May 24, 2014

KES, 132

 

ONE THIRTY TWO

It occurred to me—WHANG THWANG THUD CRUNCH WHACK SMASH GLURP—that I was getting tired.  Tireder.  Even with Silverheart and Glosinda doing all the work it was harder and harder to stay in the saddle.  My thighs wobbled and smacked against the saddle flaps like underdone pancakes hitting the plate.  Splat.  This was desirable in pancakes.  Not in legs.  Also . . . finally a reason to be glad of the divorce.  After half an eon grinding around on a saddle wearing nothing but a cotton nightgown I wasn’t sure the usually-acknowledged-as-crucial love-making body parts were ever going to work again.  Ow.  Blisters.  Ow.  I was pretty certain the twisted strap under my knee had gouged a sufficient hole that that was blood I felt running down that leg.  So it matched the other leg which one of my enemies had had a chop at.  But scar tissue on a knee or a calf was a little less, um, disabling than scar tissue, um. . . .

Enemies.  I had enemies.

Ssssssssslsh

Well, I’d always had enemies—My first-grade teacher because I could already kind of read, and thought her books were boring and stupid.  Pansy Doncaster, who made my life a misery in junior high.  I hoped her husband had left her for someone younger with a bigger bank balance too.  I might even wish her some inconveniently placed blisters.  I definitely wished the regular SF&F reviewer for Bookitydoodah an entire suppurating rash of inconveniently placed blisters. . . .

Claa-aang

Ssssssssslsh

Thud . . . squish.

Monster was tired too.  It wasn’t only that I was turning to vichyssoise that made it harder to stay on him.  He wasn’t bounding and arcing any more, he was lurching and careening.

Ssssssssssslsh

Claa-aang

Did enchanted weaponry ever tire?  I was barely keeping my hand closed around Silverheart’s hilt;  on one of her savage parries soon I was going to drop her.  Would she fly on without me?  Or did her magic require contact with human skin to activate?  Glosinda was pulling my arm as a dead weight;  the hand sticking out the far end flopped like a doll’s.  Both my shoulders hurt like I was being drawn and quartered;  my head hurt even worse.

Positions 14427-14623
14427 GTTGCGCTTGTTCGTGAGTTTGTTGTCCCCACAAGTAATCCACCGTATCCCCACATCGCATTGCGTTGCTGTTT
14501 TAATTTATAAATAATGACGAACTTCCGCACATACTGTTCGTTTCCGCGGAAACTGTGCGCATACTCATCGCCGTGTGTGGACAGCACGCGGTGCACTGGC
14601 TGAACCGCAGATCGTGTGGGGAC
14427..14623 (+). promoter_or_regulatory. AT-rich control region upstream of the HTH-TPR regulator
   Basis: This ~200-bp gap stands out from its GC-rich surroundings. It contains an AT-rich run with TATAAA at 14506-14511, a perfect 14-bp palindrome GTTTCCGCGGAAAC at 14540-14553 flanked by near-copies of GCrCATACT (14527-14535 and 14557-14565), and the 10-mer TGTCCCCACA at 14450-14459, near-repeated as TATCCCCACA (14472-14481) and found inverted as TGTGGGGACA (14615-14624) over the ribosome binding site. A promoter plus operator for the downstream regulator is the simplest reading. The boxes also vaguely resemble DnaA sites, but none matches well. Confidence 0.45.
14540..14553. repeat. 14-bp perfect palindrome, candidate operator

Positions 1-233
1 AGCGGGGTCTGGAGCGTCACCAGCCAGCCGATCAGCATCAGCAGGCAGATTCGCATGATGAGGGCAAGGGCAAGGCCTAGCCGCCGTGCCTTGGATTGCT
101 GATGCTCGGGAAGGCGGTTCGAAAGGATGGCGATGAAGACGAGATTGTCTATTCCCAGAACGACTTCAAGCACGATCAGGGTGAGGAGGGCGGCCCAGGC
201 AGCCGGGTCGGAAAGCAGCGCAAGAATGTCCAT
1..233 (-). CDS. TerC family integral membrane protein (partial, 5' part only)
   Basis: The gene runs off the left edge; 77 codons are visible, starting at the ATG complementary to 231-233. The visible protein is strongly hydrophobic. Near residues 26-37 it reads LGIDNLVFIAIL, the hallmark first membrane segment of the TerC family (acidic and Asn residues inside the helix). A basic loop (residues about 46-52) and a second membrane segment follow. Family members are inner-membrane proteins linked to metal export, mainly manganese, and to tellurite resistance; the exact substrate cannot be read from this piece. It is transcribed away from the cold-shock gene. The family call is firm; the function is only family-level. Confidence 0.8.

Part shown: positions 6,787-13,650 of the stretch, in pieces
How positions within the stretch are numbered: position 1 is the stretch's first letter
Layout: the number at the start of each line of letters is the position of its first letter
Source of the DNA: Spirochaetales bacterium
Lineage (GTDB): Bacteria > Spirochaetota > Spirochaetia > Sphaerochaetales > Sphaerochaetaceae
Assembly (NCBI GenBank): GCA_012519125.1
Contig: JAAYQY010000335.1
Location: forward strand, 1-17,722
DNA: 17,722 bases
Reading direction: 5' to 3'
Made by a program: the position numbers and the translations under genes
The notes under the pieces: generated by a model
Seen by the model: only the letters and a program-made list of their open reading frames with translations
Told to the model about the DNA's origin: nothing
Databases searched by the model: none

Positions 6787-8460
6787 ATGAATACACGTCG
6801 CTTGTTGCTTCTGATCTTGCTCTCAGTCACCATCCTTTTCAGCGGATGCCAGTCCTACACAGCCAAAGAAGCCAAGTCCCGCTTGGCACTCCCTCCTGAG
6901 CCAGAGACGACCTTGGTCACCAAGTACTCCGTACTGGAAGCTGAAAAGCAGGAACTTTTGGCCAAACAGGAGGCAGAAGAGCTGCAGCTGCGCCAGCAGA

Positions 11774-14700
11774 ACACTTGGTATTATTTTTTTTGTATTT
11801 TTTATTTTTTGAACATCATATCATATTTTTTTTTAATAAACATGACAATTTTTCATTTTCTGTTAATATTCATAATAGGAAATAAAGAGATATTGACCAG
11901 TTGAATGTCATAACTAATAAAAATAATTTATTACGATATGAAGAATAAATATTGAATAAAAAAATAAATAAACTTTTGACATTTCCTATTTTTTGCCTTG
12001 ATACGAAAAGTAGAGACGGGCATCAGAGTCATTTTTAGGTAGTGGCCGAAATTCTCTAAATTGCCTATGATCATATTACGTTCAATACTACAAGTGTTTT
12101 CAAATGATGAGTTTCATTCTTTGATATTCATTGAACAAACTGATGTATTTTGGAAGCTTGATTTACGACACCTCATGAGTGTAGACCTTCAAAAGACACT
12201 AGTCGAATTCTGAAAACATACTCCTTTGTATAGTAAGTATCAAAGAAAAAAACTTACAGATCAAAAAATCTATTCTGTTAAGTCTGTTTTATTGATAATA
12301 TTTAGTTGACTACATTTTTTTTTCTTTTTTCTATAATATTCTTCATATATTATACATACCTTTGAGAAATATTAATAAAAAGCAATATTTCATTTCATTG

Ssssssssssslsh . . .

It took me a moment to process the information that there seemed to be a lull—and the moment wasn’t over yet when something slammed into us from one side.  Silverheart darted upward instead of whizzing toward the slammer—which both prevented me from toppling forward on Monster’s neck and turned me slightly in that direction.  I lost a stirrup and had to grab Monster’s mane (again);  fortunately the lull meant that Glosinda let me.  I straightened up wearily and looked over at . . .

Murac.  Of course.  It would be Murac.  But he wasn’t trying to kill me which in the circumstances made him my best friend.  I couldn’t read his expression.  I didn’t want to try.  I rubbed the hand that wasn’t holding a sword over my forehead.  It felt damp and slimy . . . blood.  I looked at my hand dispassionately.  I didn’t think it was mine.  The blood, I mean.  I hoped I recognised the hand.  Then, trying to hold onto dispassionate, I looked back at Murac.

“Next time,” he said—

NEXT TIME?

“. . . donna outpace tha company.”

Next time?” I spat.  I hope I spat.  I hope I didn’t whine.  “What do you mean, next time!”  It wasn’t a question.  I was not asking a question.  “There is no next time about—about —”  I hope I was shouting.  I hope it wasn’t a loud whine.  I still didn’t know how to end the question I wasn’t asking.

“Molovaron is our finest.  Defender’s horse.  Kept tha alive, this hour:  tha should not be ’live, even with Silverheart in tha fist.  Next time, donna ask him to take tha awa’ from tha company, because he will:  he runs like a race-horse, not a war-horse.”

My mouth dropped open.  I hoped my face was too dirty for Murac to see the tears slipping down my cheeks.  Surreptitiously—Murac was on my Silverheart side, not my Glosinda side—I gave Monster’s unhurt shoulder a rub.  Monster sighed, and stretched his neck down—down—till his nose briefly touched the bloody ground.  He raised his head and gave himself a massive shake.  I grabbed his mane (again) and lost a stirrup (again).

When I looked up, Murac was holding what my genre-fantasy-honed mind thought it recognised as a waterskin.  “Drink,” said Murac.  I awkwardly wiped Silverheart on the already-stiff-with-nameless-substances skirt of my shabby nightgown and slid her into her scabbard.  I took the waterskin.  I braced that foot hard against that stirrup to take the weight:  unenchanted waterskins weigh a lot more than enchanted swords.  My arms were like old disintegrating elastic, but I got the mouth of the thing to my mouth.  The water tasted better than Gelasio’s champagne.

“I’ll teach tha, give Molovaron water from saddle,” Murac said.  One of the foot soldiers had brought a leather bucket for Monster, who was drinking greedily.  “Part of his training, drink from waterskin.”

I lowered the waterskin and said firmly,  “No.  No next time.”

Murac was silent so long I had to look up.  He gave his head a tiny shake as he met my eyes.  “Tha’s Defender,” he said.

 

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